If We Demand the Names of Our Opponents, Should They Get Our Names Too?


We’re big fans of transparency, especially in the public sector. When it comes to those who donated cash to the Yes On 8 effort in California, we backed the effort to abide by the law and release those names to the public. But in Seattle, state employees find themselves trying to protect their own names when it comes to one man’s demands which staffers belong to a gay employee organization.


The situation began when 58-year-old Philip Irvin (pictured) — a senior power analyst for Seattle City Light who professes his heterosexuality and whiteness, and is known to crash gay-themed events — demanded in court to know the names of “anyone who has either attended, or received e-mails to attend, meetings of a city-sponsored affinity group at Seattle Public Utilities — the Lesbian, Gay, Bisexual, Transgendered, Transexual (LGBT), Questioning Employees and Friends group (LGBT QEF).” His obvious bias aside, his argument goes like this: We’ve got state employees using state facilities (read: taxpayer-funded) to meet and organize, and the public should be able to know who these folks are.

LGBT QEF isn’t the only grouping of state employees that does this; it is one of a dozen or so collectives, including other minority-based groups. The affinity organizations “have access to city resources, including e-mail, meeting space and limited funding for training, seminars and hosting speakers.”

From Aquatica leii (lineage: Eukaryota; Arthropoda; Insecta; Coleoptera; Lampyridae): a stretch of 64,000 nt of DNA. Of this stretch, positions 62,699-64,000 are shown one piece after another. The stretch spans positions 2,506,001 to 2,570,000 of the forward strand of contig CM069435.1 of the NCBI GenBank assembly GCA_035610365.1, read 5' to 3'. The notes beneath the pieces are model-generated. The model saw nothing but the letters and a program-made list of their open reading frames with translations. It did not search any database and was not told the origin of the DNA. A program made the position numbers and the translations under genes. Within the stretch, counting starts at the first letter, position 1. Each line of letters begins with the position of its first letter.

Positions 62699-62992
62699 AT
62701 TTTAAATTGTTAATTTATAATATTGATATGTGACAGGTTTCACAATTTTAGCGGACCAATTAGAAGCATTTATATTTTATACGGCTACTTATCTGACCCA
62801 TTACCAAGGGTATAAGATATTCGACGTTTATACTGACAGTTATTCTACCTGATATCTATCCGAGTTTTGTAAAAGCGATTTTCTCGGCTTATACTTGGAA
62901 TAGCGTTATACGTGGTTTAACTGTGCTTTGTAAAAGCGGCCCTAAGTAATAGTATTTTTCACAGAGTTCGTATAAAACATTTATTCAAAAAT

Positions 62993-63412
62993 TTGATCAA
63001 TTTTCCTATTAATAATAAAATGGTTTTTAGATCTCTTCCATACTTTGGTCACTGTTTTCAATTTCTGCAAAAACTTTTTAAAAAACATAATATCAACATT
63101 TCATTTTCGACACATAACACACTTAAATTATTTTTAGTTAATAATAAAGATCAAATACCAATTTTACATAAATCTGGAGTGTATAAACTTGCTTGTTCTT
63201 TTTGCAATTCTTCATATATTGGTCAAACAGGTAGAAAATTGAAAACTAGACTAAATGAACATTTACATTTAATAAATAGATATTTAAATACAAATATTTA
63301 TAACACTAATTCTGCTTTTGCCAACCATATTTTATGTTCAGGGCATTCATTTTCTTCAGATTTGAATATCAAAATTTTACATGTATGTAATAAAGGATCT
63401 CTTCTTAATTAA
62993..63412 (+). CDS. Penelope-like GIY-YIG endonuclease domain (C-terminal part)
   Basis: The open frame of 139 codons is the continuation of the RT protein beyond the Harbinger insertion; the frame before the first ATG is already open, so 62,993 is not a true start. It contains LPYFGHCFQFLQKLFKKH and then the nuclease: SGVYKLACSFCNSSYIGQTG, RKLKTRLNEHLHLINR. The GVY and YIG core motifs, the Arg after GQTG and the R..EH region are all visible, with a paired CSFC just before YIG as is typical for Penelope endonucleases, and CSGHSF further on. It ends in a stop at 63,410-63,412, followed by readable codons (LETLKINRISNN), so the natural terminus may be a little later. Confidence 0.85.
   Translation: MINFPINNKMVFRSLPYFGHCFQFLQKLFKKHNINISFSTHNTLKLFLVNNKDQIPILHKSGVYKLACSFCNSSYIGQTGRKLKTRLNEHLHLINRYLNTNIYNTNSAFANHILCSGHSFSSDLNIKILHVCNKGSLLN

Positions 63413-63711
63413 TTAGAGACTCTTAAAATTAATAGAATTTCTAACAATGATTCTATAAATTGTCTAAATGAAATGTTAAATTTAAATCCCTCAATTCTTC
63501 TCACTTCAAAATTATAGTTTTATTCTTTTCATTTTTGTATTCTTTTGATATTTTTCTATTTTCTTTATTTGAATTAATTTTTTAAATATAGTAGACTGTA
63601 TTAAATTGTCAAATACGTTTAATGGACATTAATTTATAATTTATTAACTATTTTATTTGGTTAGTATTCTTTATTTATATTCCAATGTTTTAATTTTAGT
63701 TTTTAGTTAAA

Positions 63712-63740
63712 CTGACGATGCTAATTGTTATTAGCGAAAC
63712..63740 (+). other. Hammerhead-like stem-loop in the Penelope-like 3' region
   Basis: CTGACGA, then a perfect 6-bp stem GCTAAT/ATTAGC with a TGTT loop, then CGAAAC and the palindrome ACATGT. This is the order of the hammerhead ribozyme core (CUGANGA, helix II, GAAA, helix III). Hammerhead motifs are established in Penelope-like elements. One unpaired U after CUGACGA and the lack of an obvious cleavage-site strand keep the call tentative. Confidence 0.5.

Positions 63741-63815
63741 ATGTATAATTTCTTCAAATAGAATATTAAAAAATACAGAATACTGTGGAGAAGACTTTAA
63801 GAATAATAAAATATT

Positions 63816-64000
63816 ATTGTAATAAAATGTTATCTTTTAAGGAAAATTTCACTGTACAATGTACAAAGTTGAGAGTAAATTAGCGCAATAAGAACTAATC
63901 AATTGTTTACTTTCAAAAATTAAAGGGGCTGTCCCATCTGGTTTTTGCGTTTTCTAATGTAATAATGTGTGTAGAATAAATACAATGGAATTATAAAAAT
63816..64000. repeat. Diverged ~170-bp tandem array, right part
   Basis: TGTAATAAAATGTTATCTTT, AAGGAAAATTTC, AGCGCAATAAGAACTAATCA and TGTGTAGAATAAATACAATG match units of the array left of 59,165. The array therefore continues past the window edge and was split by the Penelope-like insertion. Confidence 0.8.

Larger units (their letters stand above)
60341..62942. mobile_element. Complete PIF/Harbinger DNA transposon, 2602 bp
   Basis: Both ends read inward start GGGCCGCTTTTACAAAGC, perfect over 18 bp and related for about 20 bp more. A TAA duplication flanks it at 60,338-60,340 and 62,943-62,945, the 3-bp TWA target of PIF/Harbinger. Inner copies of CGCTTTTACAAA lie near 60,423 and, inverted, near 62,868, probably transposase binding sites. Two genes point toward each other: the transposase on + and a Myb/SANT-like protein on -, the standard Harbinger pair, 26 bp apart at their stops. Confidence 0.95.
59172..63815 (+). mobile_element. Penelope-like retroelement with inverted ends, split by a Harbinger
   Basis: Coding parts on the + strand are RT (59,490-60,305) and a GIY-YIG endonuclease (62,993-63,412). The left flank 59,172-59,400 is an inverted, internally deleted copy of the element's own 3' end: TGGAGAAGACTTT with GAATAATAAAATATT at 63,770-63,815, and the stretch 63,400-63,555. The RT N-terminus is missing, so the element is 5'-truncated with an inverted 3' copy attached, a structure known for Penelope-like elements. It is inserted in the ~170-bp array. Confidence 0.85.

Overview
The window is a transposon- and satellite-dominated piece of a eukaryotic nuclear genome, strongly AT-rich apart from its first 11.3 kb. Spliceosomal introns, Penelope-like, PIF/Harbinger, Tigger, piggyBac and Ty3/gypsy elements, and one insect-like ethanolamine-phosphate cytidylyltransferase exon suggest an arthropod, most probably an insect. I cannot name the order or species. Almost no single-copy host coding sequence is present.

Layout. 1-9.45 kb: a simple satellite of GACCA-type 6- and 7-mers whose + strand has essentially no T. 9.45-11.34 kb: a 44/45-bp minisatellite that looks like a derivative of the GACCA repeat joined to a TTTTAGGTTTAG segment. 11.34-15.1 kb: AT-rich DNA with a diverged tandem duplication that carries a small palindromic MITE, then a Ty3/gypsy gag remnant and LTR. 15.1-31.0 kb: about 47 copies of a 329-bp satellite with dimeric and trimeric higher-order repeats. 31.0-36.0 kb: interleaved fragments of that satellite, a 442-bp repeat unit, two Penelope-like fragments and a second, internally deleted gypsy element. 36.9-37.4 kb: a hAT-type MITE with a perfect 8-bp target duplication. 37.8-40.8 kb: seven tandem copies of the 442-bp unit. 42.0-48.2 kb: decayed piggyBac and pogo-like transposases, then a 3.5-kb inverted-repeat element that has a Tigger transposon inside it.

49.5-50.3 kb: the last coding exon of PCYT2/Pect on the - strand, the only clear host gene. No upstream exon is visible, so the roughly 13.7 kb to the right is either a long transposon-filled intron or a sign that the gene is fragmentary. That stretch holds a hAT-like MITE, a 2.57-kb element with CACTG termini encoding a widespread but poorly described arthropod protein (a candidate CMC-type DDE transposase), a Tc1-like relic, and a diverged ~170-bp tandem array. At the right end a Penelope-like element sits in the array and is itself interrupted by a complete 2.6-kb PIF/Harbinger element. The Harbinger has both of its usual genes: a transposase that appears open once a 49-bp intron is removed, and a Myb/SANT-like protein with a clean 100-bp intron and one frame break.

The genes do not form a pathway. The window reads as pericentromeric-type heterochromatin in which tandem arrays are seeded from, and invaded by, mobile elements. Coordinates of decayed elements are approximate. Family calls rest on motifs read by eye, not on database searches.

The Seattle City Attorney’s Office agrees with Irvin, and argued in court that Irvin is entitled the the data. LGBT QEF, meanwhile, moved to block the release of the names, claiming privacy rights; they argue releasing the names will out state employees. On the books, meanwhile, are anti-discrimination laws that includes sexual orientation.

For now, LGBT QEF members’ identities are safe; a judge just ordered a temporary block on releasing the the names, though other documents will be made available Monday. Another hearing will be held.

And while Irvin’s intentions here are clearly vile — he’s anti-gay, yet wants to be able to see if he’s eligible to attend, and even run for office in the group — he raises a good point: If we demand the right to know the names of our so-called opponents who operate in the public sector and utilize taxpayer funds, shouldn’t Irvin have that same right?

“I’m going to exercise my right to be treated equally,” says Irvin, and “not as a second-class citizen because I’m not in line with the gay agenda.”

Meanwhile, the debate is especially sensitive in Washington State, where an effort to repeal Washington’s domestic partnerships law is underway. If Referendum 71 makes it in front of voters, the rights could be repealed — and gay rights advocates have pounced, insisting they will publish online the names of anyone who signs a petition to bring 71 to a vote.

Should we afford folks like Irvin the same courtesy? Or does LGBT QEF represent an exception to the rule?: It’s taxpayer-funded, sure, but it should be treated with the anonymity of an AA meeting.